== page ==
November 6th next.

And of course, we hope that she will return in the future…hats next time perhaps??!!

To participants of the course: Please send in photos of finished bags to and we will publish a second blog with the results from the workshop!

Clodagh Mac Donagh
Feltmakers Ireland

Upcoming events that may be of interest:

Talk: Launch ships and burn towers: Beatrice Elvery and Patrick Pearse

Upcoming Needle felting landscape courses at The Muddle

Talk: Launch ships and burn towers: Beatrice Elvery and Patrick Pearse

 It explores the fascinating relationship between Patrick Pearse and the artist Beatrice Elvery. 
Several of Elvery’s paintings hung in Pearse’s school, Scoil Éanna and she also illustrated Pearse’s book, ‘Íosagán agus Scealta Éile’. The talk will also look more generally at the central role which art played in Pearse’s innovative and experimental school. 
Hopefully these stories will inspire you and be just what you need to get your creative juices flowing and help you beat the January blues. The talk will also look at aspects of the history of early 20th century Irish stained glass and will help you in finalising your ideas towards submission for Keep Well Felt with Us Felt Stained Glass Exhibition scheduled for launch in Pearse Museum in April. The Pearse Museum and St. Enda’s Park are managed and run by the OPW.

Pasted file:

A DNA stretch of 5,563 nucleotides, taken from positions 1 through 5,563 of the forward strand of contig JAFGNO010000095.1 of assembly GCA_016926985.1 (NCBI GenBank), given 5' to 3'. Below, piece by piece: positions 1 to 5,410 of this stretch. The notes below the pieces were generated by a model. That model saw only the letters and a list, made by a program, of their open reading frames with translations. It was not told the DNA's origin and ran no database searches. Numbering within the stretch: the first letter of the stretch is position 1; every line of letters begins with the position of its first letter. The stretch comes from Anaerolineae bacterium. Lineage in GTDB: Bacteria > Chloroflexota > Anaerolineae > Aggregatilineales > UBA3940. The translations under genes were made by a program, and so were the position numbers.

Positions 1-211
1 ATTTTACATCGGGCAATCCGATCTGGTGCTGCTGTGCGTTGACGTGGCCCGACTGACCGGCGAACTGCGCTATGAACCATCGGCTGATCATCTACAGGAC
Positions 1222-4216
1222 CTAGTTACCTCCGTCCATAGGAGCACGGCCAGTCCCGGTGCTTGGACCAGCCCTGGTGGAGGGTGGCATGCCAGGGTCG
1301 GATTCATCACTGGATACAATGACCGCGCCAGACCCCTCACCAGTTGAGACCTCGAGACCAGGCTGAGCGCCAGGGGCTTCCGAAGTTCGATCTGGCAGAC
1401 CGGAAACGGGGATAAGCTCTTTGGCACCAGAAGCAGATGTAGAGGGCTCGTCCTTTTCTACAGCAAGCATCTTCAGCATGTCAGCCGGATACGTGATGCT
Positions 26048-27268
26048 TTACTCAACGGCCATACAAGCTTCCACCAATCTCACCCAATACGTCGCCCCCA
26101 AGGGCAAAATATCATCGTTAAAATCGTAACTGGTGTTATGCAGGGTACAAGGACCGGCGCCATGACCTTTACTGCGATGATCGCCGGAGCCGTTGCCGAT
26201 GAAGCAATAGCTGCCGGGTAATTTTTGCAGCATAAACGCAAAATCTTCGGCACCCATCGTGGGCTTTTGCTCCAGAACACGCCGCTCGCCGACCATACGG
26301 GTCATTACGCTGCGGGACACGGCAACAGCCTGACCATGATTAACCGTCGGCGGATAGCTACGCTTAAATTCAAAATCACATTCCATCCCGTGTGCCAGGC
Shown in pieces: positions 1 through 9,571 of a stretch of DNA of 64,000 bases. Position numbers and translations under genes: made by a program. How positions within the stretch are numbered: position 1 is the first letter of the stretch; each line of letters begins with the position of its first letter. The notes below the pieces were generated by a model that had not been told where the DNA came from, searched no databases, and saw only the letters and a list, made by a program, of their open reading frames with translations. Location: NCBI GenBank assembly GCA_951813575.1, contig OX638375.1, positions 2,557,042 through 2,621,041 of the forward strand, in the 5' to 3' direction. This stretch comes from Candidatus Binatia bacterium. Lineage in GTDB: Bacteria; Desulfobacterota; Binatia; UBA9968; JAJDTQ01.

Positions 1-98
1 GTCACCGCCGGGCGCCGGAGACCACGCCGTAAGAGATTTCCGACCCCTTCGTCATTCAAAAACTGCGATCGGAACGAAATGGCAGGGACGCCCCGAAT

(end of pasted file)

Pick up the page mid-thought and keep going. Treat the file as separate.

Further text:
This event can be booked on Eventbrite:
Launch ships and burn towers: Beatrice Elvery and Patrick Pearse Tickets, Thu 13 Jan 2022 at 19:00 | Eventbrite

If you have any questions please do not hesitate to contact Niki Collier at

The Muddle; needle felting classes

The Muddle in Bray has added some 2022 Needlefelting Landscape classes onto the web for booking.

One is an online needlefelting class, two hours, two week on zoom on a Wednesday evening.

The other is Needlefelting landscapes in  person in The Muddle Sat Feb 26th

For the online class you will need a basic kit which you can order on the website or collect from the shop. The kit is provided for the inhouse class. Here are the two links. 

The muddle is also planning classes this year in natural wool fibre preparation, wool washing, dyeing, carding and spinning.

They are also starting Kids after schools classes and adult weekly mixed craft sessions. Also on the website. The classes will differ each week depending on the tutor. Like a plethora of art and craft, tasters sessions etc. 

Feltmaking Course in Castleknock Community College

If you are in a position to get to Castleknock once a week for 10 weeks, this might be for you:

Feltmaking with Clodagh Mac Donagh

Course Content:
Welcome to the wonderful world of wool. Using beautiful Merino wool and other fibres to produce woolly works of Art. You will learn all of the terms and many techniques to create your own fabric and solid forms, from fluffy fibre, done using the wet felting technique. (Students will be required to pay a €25 materials charge)